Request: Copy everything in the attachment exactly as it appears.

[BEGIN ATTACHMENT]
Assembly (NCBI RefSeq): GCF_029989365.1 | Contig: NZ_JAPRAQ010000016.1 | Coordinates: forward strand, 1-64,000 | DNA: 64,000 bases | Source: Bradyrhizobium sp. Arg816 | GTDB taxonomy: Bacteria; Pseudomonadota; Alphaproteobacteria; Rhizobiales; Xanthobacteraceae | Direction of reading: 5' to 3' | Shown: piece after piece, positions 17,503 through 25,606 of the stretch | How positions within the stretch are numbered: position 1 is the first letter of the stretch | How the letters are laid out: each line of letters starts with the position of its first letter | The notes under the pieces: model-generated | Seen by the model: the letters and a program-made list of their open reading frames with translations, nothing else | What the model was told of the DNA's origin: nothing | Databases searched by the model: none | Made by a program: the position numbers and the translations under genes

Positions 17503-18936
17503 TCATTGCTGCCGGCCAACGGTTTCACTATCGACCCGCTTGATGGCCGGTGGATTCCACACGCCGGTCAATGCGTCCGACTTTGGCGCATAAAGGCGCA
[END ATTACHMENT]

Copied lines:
Assembly (NCBI RefSeq): GCF_029989365.1 | Contig: NZ_JAPRAQ010000016.1 | Coordinates: forward strand, 1-64,000 | DNA: 64,000 bases | Source: Bradyrhizobium sp. Arg816 | GTDB taxonomy: Bacteria; Pseudomonadota; Alphaproteobacteria; Rhizobiales; Xanthobacteraceae | Direction of reading: 5' to 3' | Shown: piece after piece, positions 17,503 through 25,606 of the stretch | How positions within the stretch are numbered: position 1 is the first letter of the stretch | How the letters are laid out: each line of letters starts with the position of its first letter | The notes under the pieces: model-generated | Seen by the model: the letters and a program-made list of their open reading frames with translations, nothing else | What the model was told of the DNA's origin: nothing | Databases searched by the model: none | Made by a program: the position numbers and the translations under genes

Positions 17503-18936
17503 TCATTGCTGCCGGCCAACGGTTTCACTATCGACCCGCTTGATGGCCGGTGGATTCCACACGCCGGTCAATGCGTCCGACTTTGGCGCATAAAGGCGCA